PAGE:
Page One

Editorials
by
Bill Shoemaker

It’s an honor just to be nominated…

Really. It is.

Sure, it was a surprise when Point of Departure was nominated for a 2006 Jazz Journalists Association Jazz Award for Best Website Concentrating on Jazz. It gave me a sincerely good laugh because there was no way PoD would win, since the other nominees included award winner Allaboutjazz.com, the USA Today of jazz sites, as well as Jazzcorner.com, the Grand Central Station of jazz sites, and Jazztimes.com, the JazzTimes of jazz sites.

Since I’m not a JJA member, I could not vote. If I could, I would have voted for the fifth nominee, Jerry Jazz Musician. It’s a much better Website than PoD. For starters, it’s a bona fide Website, not a print journal in a post-print environment. They have a far more extensive – and fluid – navigational structure. Through JJM, you can load up your virtual shopping cart with high-end collectibles like the Jim Marshall multiple exposure photograph of Rahsaan Roland Kirk that was used for the cover of Bright Moments – number 2 of an edition of 50 for $5,000. It is connected.

JJM’s accomplishment in terms of content is considerable: They cover mainstream jazz with an enthusiasm and energy that rubs off on the reader. What really tickles me about JJM content-wise, however, is the site’s exhaustive interviews with jazz critics, in which both parties seem to have a borderline fixation with what the critic thinks. It is always illuminating to hear what battle lines critics have drawn with their editors about terminology, presumption of the reader’s knowledge, or lack thereof, etc. In this regard, I found Jazz Award Lifetime Achievement nominee Francis Davis’ JJM interview account of how he had to fight for his right to write in the first person to be simply fascinating, since I am of the school that holds “I think” to be not only a totally useless phrase – redundant and repetitious, a crusty mentor would say – but the one that most reinforces the view that jazz critics are essentially solipsists.

Given all this, as a label publicist recently suggested to me, the choice that Jazz Awards voters made was not between apples and oranges, but between different food groups. The same can be said of this year’s nominees for the sole Jazz Award given for mediums other than books, The Helen Dance-Robert Palmer Award for Excellence in Newspaper, Magazine or Online Writing. The nominees spanned the ubiquitous thirtysomething David Adler to Our Man in Paris, Mike Zwerin. Davis and winner Nate Chinen rounded out the quartet.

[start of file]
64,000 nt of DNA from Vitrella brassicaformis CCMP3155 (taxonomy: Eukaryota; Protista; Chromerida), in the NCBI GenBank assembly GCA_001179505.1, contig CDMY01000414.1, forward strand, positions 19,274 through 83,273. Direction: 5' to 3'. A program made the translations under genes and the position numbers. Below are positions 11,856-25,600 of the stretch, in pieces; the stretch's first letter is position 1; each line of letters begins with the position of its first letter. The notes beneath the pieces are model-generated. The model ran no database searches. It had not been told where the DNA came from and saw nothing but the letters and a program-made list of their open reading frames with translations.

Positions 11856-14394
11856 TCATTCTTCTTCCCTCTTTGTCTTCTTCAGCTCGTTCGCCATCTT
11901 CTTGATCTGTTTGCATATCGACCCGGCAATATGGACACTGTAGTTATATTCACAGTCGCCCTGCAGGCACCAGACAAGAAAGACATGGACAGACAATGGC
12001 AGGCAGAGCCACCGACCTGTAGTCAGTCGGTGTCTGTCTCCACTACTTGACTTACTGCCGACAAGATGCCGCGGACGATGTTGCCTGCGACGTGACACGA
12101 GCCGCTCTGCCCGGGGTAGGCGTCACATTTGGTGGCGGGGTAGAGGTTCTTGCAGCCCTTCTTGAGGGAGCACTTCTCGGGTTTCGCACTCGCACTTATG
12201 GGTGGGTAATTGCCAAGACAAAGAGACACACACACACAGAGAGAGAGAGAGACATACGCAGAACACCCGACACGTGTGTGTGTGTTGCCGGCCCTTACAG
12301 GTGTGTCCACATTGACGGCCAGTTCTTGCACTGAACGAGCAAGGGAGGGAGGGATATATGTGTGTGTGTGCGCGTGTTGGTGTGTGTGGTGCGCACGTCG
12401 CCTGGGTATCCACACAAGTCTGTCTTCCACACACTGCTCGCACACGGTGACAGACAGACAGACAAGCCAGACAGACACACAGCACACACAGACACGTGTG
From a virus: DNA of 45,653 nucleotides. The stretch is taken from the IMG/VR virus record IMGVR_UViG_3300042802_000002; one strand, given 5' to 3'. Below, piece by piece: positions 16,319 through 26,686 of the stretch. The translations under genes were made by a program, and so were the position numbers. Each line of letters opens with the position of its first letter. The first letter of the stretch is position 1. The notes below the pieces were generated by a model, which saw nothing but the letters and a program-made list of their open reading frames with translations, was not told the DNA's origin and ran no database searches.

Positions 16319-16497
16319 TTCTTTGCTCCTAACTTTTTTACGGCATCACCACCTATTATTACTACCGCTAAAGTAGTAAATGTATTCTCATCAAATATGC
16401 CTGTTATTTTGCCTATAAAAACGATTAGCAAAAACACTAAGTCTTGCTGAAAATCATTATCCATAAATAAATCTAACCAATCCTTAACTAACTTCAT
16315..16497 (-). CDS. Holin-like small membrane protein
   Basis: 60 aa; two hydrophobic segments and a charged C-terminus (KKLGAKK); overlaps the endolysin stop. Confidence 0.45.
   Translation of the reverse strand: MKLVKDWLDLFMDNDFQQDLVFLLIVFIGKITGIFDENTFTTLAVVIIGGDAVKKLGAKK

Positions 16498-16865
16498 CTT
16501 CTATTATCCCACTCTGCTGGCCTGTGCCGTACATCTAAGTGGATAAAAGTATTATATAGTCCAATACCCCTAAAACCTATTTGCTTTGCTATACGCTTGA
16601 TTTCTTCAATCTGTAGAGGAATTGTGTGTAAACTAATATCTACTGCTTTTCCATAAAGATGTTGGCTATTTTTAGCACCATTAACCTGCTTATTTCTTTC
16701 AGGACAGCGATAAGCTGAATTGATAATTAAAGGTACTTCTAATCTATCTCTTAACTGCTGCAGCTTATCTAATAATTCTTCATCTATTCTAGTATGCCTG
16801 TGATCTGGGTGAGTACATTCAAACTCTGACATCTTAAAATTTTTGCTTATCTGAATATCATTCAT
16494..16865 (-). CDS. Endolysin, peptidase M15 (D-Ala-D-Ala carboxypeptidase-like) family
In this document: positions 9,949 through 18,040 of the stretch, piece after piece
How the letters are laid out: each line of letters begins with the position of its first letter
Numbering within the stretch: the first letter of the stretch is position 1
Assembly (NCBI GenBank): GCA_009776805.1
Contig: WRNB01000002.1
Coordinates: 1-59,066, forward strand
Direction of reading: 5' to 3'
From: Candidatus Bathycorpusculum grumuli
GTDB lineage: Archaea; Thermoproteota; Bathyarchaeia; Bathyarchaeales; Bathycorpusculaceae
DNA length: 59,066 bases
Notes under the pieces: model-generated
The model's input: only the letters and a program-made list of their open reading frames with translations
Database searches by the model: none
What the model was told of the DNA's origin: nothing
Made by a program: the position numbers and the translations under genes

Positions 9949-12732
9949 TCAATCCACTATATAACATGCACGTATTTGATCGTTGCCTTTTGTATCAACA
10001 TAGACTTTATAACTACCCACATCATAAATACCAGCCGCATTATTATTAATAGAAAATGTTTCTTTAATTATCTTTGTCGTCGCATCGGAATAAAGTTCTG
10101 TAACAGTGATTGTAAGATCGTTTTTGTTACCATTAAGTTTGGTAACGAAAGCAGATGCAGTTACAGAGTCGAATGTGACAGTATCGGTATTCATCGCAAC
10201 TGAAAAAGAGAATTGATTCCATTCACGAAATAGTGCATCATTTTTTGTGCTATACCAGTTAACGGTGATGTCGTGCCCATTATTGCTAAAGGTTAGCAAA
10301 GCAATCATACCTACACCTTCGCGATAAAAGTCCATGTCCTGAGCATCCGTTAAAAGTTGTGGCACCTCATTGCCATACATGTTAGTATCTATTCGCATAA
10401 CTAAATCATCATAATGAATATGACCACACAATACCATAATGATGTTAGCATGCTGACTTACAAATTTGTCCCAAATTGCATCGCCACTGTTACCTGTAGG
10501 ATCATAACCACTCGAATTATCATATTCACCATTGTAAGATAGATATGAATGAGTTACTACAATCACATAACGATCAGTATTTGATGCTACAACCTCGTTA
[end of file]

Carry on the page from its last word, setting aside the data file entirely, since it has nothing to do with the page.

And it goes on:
Do you think the JJA would consider for one second combining all of the musician awards for saxophonists, clarinets and flutists in a single category for woodwind players? Or have a single award for all recordings, lumping together new releases, reissues, archival finds and boxed sets? Of course, not. Yet, they do this to their own dues-paying members. The lack of a more specific set of awards is problematic on two counts. It suggests the JJA is not meeting the fundamental journalistic standard of noticing what’s going on. Secondly, it is reinforces the notion that the whole exercise of presenting the awards at BB King’s Supper Club, replete with great live music, is really geared towards such crucial JJA constituencies as record labels, venues, media outlets, and agencies.

Separate awards for magazine, newspaper and online writing are indicated. This would at the very least acknowledge the varying skill sets required by each medium. The hurdles Davis must clear to write his fine Atlantic Monthly features are markedly different than those Chinen contends with in writing his award-winning work for The New York Times. Both of these sets are different from what Adler has to deal with to post an AAJ column. For that matter, multiple awards for books are also in order. This year’s nominees spanned Doug Ramsey’s winning biography of Paul Desmond and a coffee table book by photographer William Claxton and critic Joachim-Ernst Berendt. And, while we’re at it, photography deserves more at least two awards, one for performance shots and one for studio work.

Look, if presenting a half-dozen additional journalism awards cuts into the running time of the main event, then perhaps the JJA could have something like the technical Academy Awards, and make it a smaller, more informal event. Have it at Cornelia Street Cafe or Barbès, with something like a $20 ticket for a drink, a little finger food and a set from an up and coming band. They would pack the joint, not only with journalists, but with musicians and other interested parties for whom the main event is too pricey and the clientele is too establishment. I’d be inclined to attend.

Clean Feed Festival

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